As we said, buying the right hearing aid is not easy. Fortunately there are a number of resources to help guide you on your quest for better hearing. Our goal here at The Senior List is to bring you information that matters to you and your family. That said, we’re pleased to be able to share a video from Consumer Reports that offers advice on choosing the proper hearing aid. If you have other helpful hints that were successful for you, please pass them along.
Consumer Reports (video): Tips on buying a hearing aid
More About Buying a Hearing Aid:
Today, The Senior List continues our focus on the hearing aid market in an effort to inform our readers, and assist the millions of folks out there with hearing loss. Odd are each and every one of you reading this post knows someone who wears a hearing aid, OR knows someone suffering from hearing loss. In the U.S. alone, 37 million people suffer from hearing loss, and that number is growing exponentially. One of the most important aspects of maintaining your hearing aid (for optimal performance) is regular cleaning. It’s important for a lot of reasons, not the least of which is the amount of debris that collects in and around your device such as ear wax, dirt, and the like.
Here’s a nice tutorial we found from Ascent Hearing Care in the UK (website temporarily unavailable). Ascent Hearing Care is on Twitter (@AscentHearing). In the video, a representative from Ascent Hearing discusses how to clean a hearing aid. They describe just HOW to care for your hearing device, and WHY you should clean your hearing aid for “securing optimum performance”.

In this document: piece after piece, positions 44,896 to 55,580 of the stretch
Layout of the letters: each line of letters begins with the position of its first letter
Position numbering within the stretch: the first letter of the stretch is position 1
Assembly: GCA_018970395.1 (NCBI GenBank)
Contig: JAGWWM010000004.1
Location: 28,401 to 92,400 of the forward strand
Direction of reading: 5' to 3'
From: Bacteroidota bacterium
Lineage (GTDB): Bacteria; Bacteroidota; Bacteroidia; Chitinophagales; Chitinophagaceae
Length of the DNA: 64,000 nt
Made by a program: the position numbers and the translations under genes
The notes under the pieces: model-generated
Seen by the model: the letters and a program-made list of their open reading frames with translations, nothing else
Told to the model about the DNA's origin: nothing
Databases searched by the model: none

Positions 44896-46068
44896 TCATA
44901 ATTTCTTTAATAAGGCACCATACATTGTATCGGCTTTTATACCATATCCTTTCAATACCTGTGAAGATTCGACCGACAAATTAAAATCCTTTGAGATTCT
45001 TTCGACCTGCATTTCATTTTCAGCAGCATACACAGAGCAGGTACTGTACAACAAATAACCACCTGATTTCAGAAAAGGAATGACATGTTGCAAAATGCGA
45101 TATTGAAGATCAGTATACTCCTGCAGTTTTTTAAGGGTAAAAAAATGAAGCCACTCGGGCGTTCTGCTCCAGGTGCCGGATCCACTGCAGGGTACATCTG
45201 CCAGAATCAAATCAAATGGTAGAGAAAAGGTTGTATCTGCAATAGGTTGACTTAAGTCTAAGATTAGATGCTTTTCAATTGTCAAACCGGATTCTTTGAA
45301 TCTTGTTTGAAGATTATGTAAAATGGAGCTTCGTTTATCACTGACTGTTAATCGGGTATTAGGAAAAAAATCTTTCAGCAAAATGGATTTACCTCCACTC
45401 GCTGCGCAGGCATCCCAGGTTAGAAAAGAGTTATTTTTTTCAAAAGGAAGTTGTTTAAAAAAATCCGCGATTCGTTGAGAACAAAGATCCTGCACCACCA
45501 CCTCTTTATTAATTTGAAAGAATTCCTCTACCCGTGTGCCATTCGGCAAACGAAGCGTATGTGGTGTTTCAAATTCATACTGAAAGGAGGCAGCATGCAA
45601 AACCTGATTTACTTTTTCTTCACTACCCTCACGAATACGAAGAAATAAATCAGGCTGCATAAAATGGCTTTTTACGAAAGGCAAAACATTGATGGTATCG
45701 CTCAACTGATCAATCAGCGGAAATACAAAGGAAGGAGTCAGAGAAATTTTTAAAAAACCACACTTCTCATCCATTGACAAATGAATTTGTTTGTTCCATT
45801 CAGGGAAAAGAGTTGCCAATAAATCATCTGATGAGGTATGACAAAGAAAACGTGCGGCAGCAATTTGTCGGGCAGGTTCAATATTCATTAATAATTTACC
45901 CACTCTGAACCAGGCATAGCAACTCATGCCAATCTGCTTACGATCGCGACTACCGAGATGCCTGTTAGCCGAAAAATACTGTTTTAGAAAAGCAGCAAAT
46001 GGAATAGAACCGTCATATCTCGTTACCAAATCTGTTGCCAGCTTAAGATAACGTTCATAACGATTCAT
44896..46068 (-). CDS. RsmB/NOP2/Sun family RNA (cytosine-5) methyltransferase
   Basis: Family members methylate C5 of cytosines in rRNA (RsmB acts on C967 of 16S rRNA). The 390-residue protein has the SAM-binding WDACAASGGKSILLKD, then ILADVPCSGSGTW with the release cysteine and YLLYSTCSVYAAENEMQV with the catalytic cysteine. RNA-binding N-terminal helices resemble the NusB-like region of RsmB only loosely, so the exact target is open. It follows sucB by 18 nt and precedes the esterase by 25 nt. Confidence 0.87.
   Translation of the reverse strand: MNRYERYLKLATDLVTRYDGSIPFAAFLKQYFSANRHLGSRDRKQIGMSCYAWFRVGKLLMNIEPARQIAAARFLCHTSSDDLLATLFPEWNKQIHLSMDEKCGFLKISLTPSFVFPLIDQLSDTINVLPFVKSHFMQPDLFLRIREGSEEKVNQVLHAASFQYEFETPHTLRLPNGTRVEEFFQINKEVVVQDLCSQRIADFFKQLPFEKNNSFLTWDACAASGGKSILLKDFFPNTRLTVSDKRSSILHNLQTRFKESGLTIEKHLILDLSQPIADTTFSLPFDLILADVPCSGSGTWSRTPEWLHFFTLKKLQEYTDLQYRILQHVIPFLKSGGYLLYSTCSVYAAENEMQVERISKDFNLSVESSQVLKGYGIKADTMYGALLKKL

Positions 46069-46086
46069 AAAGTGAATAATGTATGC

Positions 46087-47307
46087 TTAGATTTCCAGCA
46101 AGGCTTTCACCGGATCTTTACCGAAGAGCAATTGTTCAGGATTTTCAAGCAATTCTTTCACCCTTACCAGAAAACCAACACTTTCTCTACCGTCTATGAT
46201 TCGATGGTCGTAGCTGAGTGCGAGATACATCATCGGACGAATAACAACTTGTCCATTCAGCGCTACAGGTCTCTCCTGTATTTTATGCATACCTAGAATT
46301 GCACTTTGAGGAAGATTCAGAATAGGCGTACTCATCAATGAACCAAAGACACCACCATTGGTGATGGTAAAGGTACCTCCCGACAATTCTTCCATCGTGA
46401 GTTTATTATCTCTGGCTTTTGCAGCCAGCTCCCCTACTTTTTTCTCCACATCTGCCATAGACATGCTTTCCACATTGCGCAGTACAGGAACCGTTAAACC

How To Clean A Hearing Aid
If you’re interested in learning more about solutions to hearing loss, you might enjoy the following posts:
A couple of wonderful videos of people hearing for the first time (with the help of a hearing device)
In this report on hearing loss and hearing aids we thought we’d take an opportunity to pass along a couple of our favorite videos on the subject. The 2 videos below are wonderful reminders that illustrate the truly touching moment of folks hearing for the first time (due to hearing aid and/or implant technology). Enjoy!
29 year old deaf woman delights in hearing her voice for the first time (video)